Spoiled by living in Boston, I almost forgot the Book Festival. I arrived around noon yesterday and found the tents along Copley Square packed. I snagged copies of the Times Literary Supplement and the disagreeably earnest Boston Review. I really want to give that magazine a chance. Met with various inducements, I left my email address with several vendors. A couple of salesmen took a flattering interest in my Traverse City baseball cap; at least one struck me as someone I might have had a good talk with under different circumstances. I took a coaster from MIT Press and a nice looking bookmark from some literary magazine or other. I had my most enjoyable conversation with two women from the Massachusetts Board of Library Commissioners who listened tolerantly to my cranky theories on the disproportionate funding of libraries versus public schools. No, I’m afraid book fairs aren’t what they were when De revolutionibus orbium coelestium was making the rounds of Frankfurt and Leipzig. Next year I’ll have to make sure I pick an interesting panel or speaker.
I’m forever getting reacquainted with the big, unreadable books on my shelves; last night it was The Oxford Companion to Philosophy. I was trying once again to figure out structuralism and post-structuralism. Somehow I found myself back at Pyrrhonian skepticism and from there, Diogenes Laertius. One sentence in the short notice drew my attention: “He had a taste for anecdote and paradox, but no talent for philosophical exposition.” The same has been said of Nicholson Baker, and in much the same narrow minded spirit.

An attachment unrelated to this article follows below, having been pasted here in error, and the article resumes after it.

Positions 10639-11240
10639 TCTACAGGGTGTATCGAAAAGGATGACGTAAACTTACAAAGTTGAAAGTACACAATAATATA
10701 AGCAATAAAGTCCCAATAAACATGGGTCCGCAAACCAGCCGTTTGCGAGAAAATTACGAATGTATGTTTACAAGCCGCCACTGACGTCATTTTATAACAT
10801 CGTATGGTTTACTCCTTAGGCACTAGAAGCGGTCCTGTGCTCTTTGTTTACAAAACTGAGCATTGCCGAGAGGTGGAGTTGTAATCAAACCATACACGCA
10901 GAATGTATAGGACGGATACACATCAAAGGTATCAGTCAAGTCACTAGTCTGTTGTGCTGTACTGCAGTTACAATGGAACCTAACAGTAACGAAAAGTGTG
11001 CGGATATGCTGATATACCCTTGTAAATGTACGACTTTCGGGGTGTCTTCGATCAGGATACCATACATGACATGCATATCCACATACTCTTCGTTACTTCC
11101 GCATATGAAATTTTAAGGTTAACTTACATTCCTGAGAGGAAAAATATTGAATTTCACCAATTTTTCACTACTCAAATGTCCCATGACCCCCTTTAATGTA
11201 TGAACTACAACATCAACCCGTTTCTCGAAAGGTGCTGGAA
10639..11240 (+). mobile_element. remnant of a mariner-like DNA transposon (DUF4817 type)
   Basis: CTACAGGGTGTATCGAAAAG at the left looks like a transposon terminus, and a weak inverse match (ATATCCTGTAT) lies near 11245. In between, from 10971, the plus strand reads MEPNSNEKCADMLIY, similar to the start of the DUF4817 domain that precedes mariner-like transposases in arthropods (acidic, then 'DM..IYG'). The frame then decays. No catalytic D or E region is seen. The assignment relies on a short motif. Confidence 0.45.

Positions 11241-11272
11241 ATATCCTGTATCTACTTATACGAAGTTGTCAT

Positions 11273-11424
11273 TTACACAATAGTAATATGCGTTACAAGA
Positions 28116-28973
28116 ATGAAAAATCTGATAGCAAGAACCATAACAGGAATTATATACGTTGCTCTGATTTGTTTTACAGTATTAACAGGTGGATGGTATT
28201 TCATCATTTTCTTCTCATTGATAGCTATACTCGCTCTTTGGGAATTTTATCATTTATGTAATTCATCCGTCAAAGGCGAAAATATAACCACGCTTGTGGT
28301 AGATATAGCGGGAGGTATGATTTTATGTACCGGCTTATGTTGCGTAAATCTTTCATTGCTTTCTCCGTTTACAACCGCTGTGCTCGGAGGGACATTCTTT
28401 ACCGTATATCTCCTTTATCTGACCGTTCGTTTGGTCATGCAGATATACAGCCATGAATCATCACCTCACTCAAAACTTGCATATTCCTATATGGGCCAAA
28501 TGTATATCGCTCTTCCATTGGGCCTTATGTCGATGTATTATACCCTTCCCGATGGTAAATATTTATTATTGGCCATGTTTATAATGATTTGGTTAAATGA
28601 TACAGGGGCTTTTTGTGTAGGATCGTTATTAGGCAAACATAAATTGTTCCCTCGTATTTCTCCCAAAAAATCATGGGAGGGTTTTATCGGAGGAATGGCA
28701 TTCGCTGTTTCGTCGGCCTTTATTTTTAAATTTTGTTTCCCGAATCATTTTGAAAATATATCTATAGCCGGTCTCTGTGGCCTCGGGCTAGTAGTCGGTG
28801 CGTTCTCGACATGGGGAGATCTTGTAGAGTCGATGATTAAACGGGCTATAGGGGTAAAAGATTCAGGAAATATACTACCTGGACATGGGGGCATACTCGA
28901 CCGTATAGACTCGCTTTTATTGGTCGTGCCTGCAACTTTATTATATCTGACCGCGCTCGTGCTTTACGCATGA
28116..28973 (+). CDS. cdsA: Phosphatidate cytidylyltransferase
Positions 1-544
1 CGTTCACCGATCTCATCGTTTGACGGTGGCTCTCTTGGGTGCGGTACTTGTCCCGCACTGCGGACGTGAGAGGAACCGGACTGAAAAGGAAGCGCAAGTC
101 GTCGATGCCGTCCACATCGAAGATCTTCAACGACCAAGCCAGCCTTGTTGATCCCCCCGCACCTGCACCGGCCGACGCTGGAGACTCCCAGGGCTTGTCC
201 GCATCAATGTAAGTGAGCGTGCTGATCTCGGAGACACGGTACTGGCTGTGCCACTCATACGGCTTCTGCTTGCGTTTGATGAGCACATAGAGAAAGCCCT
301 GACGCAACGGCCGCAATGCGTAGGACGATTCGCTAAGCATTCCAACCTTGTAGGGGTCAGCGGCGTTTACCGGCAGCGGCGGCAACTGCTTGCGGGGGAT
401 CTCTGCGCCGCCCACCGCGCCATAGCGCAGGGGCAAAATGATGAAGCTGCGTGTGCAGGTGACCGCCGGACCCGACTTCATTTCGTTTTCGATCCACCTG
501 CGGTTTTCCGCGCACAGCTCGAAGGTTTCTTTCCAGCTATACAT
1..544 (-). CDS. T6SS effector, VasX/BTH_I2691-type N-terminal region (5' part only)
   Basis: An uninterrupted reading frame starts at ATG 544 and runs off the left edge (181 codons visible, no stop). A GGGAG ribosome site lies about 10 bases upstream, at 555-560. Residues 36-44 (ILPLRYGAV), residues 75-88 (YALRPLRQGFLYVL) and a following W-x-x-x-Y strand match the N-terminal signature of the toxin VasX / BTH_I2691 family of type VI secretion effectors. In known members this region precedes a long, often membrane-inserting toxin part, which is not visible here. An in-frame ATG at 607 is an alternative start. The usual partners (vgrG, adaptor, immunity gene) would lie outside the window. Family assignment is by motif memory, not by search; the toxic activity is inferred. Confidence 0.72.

I finally read Human Smoke: The Beginnings of World War II, the End of Civilization. For a long time I was put off by the way it’s put together: Human Smoke is strung together out of snippets from newspapers, diaries and a variety of other contemporary reports. There’s little commentary and few signs of a thesis. I ended up being won over, however. Before I say more, let me admit that Baker’s interview on Amazon explains much better than I could what he was about. A friend also wrote a note on her blog that I think is pretty much right on.
We generally appreciate that the bombing campaigns of World War II were pretty horrific. What is less appreciated is that the campaigns’ military effectiveness is still debated. Alongside of evidence of bombing’s colossal waste and the futile, sick fantasy that punishing civilians would lead to compromise, Baker steadily focuses on the many thwarted efforts to actually help the people, the Jews and other refugees, that we sometimes think this good war was fought for. By ending his book with the attack on Pearl Harbor, Baker ensures that phases like the phony war, that might be skipped over to get to the “good stuff”, are given due weight. It’s remarkable that nothing about the war feels inevitable in this treatment. I’m not quite to the point of agreeing with Baker that the pacifists were right, as he says in the end, but I’m thinking about it.
On Monday I bought Baker’s recent collection of essays, The Way the World Works. The title seems like a bit much, but I was won over by a piece on video games. I’m glad he shares my high opinion of the adventure/shooter Uncharted 2. There’s also an essay called “Why I am a Pacifist” I’m very curious about.